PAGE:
Second Heatby Racer X
Racer X's debut album, Street Lethal, established the band as little more than a vehicle for guitarist Paul Gilbert's virtuosic neo-metal soloing style. For its sophomore release, Second Heat, Racer X ups the intensity of its already terrifying instrumental attack by adding second guitarist Bruce Bouillet to the fold, thereby/a>/i>/i>… See more details below
Racer X's debut album, Street Lethal, established the band as little more than a vehicle for guitarist Paul Gilbert's virtuosic neo-metal soloing style. For its sophomore release, Second Heat, Racer X ups the intensity of its already terrifying instrumental attack by adding second guitarist Bruce Bouillet to the fold, thereby enabling some of the most amazing dual-guitar work ever recorded. What's more, the band has become more cohesive and have even penned some catchy songs with worthwhile melodies. Second Heat's overall style follows the well-established Judas Priest/Van Halen template (they even cover a Priest tune, "Heart of a Lion"), but each song is punctuated with detailed pyrotechnical touches from the guitarists, and the rest of the band, for that matter. While Bouillet's skill nearly matches that of Gilbert, the rhythm section of John Alderete and Scott Travis (bass and drums, respectively) proves to be one of the most formidable around. Check out the instrumental "Scarified" for a true demolition set piece. What ultimately makes Second Heat superior to its predecessor is its better-developed sense of songwriting; tracks like "Hammer Away" and "Living the Hard Way" are as good as anything else in the pop-metal arena that was popular in the late '80s. One word of warning, however: Beware of the bombastic cover of David Bowie's "Moonage Daydream" which strips away all the charm and subtlety of the original and makes the song a backdrop for (you guessed it!) more shredding. While some may find this sort of thing harmless, others may find it sacrilegious.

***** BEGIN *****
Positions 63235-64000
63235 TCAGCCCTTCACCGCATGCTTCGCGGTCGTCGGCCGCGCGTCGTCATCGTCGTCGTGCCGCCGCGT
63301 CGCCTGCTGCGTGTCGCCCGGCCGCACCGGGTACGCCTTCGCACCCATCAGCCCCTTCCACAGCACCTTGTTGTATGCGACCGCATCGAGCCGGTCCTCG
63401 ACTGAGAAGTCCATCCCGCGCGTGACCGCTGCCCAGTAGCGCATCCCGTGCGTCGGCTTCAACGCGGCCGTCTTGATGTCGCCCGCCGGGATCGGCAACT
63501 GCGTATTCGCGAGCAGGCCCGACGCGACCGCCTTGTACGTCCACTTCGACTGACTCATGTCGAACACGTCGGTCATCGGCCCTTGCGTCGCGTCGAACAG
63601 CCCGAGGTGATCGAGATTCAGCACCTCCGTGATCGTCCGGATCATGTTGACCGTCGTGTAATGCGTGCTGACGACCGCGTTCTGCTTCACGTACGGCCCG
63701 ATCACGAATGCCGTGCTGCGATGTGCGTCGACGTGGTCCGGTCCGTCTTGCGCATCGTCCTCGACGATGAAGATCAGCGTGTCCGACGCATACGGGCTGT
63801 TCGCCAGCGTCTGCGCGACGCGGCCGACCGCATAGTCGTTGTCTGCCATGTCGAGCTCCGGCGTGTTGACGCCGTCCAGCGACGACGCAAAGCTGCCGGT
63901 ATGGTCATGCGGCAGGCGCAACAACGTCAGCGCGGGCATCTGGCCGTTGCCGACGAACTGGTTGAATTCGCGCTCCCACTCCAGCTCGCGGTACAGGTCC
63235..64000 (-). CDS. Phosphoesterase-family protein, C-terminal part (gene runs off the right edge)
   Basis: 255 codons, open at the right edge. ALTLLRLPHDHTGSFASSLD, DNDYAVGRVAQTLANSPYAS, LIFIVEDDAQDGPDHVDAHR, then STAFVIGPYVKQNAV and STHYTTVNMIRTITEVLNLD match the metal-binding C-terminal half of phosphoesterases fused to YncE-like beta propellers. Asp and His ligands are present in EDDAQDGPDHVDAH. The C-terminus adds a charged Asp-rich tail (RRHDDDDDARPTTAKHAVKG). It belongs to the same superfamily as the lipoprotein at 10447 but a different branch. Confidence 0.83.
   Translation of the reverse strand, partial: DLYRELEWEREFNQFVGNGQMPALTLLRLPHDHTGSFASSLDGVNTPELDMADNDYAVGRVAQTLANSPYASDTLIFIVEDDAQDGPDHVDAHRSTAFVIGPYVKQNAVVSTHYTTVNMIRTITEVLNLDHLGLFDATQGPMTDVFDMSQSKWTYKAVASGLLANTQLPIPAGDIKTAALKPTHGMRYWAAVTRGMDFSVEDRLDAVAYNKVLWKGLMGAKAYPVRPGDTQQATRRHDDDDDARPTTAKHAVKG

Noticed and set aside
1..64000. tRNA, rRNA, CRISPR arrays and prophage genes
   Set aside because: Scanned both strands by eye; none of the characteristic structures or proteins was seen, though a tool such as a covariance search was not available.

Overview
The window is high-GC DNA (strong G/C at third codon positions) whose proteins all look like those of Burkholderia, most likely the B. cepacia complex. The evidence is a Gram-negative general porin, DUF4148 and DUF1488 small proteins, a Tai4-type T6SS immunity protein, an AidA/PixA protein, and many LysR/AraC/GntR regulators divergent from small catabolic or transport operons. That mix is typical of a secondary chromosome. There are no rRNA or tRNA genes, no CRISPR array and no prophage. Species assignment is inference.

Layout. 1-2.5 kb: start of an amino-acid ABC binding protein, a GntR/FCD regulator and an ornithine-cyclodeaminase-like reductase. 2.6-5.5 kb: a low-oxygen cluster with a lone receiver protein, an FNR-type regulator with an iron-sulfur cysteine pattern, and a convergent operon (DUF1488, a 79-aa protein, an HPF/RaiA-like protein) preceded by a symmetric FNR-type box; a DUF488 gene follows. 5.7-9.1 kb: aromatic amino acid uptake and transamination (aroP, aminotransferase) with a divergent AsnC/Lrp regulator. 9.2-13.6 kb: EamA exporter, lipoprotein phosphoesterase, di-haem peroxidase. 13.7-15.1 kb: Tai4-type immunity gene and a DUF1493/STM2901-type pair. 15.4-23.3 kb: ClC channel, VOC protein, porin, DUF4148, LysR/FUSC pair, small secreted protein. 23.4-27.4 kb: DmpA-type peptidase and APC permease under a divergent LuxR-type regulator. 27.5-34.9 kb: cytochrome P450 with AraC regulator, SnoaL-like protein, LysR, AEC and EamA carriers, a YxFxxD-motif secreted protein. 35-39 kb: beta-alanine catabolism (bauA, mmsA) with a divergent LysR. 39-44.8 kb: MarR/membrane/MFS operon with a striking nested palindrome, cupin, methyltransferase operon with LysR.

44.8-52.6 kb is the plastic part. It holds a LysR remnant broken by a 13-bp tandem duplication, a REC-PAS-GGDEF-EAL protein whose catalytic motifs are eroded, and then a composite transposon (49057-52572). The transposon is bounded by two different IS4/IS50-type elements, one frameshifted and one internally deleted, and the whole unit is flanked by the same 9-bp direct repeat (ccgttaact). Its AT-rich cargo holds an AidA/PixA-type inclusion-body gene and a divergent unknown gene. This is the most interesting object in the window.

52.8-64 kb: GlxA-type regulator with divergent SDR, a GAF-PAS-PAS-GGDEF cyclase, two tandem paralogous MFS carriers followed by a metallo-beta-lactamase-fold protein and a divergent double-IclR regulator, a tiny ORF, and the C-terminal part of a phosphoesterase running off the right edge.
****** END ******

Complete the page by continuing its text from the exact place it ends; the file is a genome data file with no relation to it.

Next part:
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Performance CreditsRacer X Primary Artist
Paul Gilbert Guitar
John Alderete Bass
Bruce Bouillet Guitar
Scott Travis Drums
Jeff Martin Vocals
Technical CreditsFontano Producer,Engineer
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The second release for Racer X (and the only studio album with both Paul Gilbert and Bruce Bouillet), it is a notable improvement in song writing from Street Lethal.
At a time when similar, less worthy bands were getting signed to major label deals, Racer X never got that big break. Maybe it was because their music was a little less accessible, and mostly appealed to other heavy metal musicians. Bands like Trivium and Dragonforce owe a large debt to this group's absurdly fast twin lead guitars. Tracks like "Scarified" practically invented a sub-genre - music that sent other players back to their garage's to practice.
This album is at it's best when it doesn't stray far from it's strengths - uptempo hard rock. Digressions like the cover of Bowie's "Moonage Daydream" just don't work, nor does the half-hearted ballad "Sunlit Nights". The opening track "Sacrifice" is remarkable for the dissonance that it successfully keeps musical in its opening bars. The cover of (then) unreleased Judas Priest song "Heart of a Lion" hints at the kind of music this band could have broken into the mainstream with had it's luck gone better.